Linguistics and English Language

Centres spread word on bilingualism benefits

More people in the US are set to be supported and encouraged to speak more than one language thanks to the international expansion of an Edinburgh initiative

Bilingualism Matters – a research and information centre for bilingualism and language learning – is launching in Chicago and Columbia, South Carolina.

Sharing research

The new hub will share research and resources on bilingualism with schools, parents and the wider community,

Bilingualism Matters was established in 2008 at the University of Edinburgh to provide information to researchers and families on the benefits of multilingualism and language learning and overcoming its challenges.

European branches

The project has branches across Europe – in Croatia, France, Germany, Greece, Italy, Netherlands, Norway, Slovenia and Spain. As well as three other branches in the US.

Several of the branches were set up with the support of the EU-Commission funded project Advancing the European Multilingual Experience.

US consortium

The Chicago branch involves a consortium of the universities of Illinois, Northwestern, Loyola and DePaul.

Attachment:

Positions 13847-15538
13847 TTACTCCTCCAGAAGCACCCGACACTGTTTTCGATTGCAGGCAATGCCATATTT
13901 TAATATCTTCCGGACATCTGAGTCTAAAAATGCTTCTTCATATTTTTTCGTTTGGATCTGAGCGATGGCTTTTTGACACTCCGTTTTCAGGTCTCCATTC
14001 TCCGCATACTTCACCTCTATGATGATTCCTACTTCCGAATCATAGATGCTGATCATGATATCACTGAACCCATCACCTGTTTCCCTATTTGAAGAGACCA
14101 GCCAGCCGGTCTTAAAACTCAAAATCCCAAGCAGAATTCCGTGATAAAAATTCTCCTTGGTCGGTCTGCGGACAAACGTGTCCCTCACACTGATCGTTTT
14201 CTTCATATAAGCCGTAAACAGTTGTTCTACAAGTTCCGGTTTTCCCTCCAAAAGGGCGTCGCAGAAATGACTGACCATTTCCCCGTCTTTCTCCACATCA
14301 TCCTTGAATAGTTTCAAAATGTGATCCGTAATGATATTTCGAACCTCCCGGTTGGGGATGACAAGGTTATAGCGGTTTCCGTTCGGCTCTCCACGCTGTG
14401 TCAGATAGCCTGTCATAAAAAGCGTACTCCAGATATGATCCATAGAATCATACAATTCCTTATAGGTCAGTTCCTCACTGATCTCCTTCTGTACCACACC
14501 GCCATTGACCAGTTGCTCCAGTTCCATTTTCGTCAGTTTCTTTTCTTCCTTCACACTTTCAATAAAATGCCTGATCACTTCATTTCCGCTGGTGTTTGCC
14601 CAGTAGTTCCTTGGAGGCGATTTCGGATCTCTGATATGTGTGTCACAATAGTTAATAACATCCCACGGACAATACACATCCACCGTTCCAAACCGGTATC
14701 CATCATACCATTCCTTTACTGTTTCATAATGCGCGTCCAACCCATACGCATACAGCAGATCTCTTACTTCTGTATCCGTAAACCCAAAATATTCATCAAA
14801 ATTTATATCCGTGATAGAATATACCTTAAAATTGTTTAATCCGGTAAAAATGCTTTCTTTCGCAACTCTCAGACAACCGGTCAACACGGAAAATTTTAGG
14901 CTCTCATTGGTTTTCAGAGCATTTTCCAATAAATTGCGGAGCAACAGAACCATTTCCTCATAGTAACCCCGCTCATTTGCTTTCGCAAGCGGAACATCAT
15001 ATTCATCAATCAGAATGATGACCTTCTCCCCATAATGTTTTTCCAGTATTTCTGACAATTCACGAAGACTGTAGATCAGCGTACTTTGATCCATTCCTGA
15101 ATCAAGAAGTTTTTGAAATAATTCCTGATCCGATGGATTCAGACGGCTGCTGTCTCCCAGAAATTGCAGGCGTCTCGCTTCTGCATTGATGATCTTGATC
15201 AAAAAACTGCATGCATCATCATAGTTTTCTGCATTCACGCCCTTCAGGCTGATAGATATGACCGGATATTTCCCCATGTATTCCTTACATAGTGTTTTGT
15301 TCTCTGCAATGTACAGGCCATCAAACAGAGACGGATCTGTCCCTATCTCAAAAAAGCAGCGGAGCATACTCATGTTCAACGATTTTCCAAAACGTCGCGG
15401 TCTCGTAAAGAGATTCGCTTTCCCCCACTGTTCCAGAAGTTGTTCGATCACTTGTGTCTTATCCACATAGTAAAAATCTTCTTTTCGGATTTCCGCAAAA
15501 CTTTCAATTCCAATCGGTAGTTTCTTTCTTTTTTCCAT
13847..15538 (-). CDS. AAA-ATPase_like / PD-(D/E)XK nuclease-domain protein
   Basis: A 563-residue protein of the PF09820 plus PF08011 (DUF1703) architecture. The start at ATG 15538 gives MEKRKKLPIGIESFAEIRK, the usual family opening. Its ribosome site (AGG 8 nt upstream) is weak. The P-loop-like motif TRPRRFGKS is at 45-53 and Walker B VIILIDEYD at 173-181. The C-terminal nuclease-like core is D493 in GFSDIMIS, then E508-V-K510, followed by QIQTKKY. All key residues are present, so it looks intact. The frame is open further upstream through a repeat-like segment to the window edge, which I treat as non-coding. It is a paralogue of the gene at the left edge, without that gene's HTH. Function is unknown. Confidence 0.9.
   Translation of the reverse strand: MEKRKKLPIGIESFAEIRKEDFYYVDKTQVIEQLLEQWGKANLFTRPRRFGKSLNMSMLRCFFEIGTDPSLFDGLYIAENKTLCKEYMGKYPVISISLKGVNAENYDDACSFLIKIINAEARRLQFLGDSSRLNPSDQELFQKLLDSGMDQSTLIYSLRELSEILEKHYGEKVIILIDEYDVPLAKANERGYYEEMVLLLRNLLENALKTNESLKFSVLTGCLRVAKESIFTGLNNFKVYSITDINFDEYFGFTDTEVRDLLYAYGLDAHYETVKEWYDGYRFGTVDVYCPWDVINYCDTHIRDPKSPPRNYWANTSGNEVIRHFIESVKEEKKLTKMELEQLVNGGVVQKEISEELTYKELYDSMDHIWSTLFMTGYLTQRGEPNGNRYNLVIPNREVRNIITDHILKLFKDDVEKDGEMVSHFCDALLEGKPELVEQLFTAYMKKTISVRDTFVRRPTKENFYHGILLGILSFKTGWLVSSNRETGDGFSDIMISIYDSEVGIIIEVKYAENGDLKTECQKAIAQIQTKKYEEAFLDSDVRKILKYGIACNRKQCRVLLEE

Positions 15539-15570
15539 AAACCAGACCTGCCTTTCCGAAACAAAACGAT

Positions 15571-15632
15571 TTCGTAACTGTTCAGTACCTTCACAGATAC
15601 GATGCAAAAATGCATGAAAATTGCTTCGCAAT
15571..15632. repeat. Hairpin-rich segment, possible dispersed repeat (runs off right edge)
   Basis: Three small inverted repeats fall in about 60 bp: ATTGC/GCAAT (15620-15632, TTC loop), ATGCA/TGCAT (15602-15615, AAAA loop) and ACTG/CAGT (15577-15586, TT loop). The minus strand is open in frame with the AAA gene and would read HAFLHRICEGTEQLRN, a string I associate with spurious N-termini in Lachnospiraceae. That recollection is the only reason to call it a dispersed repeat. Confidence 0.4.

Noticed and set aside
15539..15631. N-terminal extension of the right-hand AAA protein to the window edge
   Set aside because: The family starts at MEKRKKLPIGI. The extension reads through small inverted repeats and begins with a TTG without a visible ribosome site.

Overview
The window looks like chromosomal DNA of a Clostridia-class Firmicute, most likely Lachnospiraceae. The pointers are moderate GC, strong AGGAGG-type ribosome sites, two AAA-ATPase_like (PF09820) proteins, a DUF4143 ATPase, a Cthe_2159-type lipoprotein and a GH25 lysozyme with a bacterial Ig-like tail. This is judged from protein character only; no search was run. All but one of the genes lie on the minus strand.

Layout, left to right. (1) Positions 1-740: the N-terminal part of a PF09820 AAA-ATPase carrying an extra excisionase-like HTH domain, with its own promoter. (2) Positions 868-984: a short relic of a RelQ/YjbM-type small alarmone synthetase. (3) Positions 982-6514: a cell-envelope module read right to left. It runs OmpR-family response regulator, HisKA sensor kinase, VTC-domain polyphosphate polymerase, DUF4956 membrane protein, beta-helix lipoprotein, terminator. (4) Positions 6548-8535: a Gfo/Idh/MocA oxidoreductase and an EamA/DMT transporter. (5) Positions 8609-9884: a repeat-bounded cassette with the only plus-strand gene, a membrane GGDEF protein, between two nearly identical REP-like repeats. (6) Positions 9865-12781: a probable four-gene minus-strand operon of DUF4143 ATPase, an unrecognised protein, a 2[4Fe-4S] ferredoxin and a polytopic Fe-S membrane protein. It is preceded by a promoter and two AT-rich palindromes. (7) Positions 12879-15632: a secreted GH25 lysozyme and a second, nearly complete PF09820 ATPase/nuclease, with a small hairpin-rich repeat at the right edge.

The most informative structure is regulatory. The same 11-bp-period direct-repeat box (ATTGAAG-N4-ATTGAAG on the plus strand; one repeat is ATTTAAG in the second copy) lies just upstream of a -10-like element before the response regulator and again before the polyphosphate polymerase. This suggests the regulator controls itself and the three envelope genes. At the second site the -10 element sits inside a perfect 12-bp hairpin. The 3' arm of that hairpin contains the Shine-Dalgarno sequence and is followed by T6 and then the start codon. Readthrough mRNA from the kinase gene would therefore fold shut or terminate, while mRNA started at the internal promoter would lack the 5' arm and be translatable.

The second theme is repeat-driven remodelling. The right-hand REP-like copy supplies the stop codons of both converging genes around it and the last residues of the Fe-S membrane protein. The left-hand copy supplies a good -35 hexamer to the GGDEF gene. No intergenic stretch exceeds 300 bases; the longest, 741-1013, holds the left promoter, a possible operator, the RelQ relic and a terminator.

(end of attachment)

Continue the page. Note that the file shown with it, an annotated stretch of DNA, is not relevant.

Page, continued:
The Chicago area is home to at least 153 languages, with 2.5 million residents speaking a language other than English at home, according to the U.S Census Bureau.

Bilingualism Matters Chicago represents the first consortium of multiple universities in North America dedicated to the advocacy, education and support for issues surrounding bilingualism, multilingualism and linguistic diversity.

Professor Viorica MarianNorthwestern University’s School of Communication

We are delighted to be able to work with partners across Europe and the US to make information accessible about early language exposure and learning and the underpinning research.

Professor Antonella SoraceFounding director of Bilingualism Matters, School of Philosophy, Psychology and Language Sciences 

Bilingualism Matters launches in Chicago on Tuesday, 19 March and in Columbia, South Carolina on Friday, 29 March.

Bilingualism Matters

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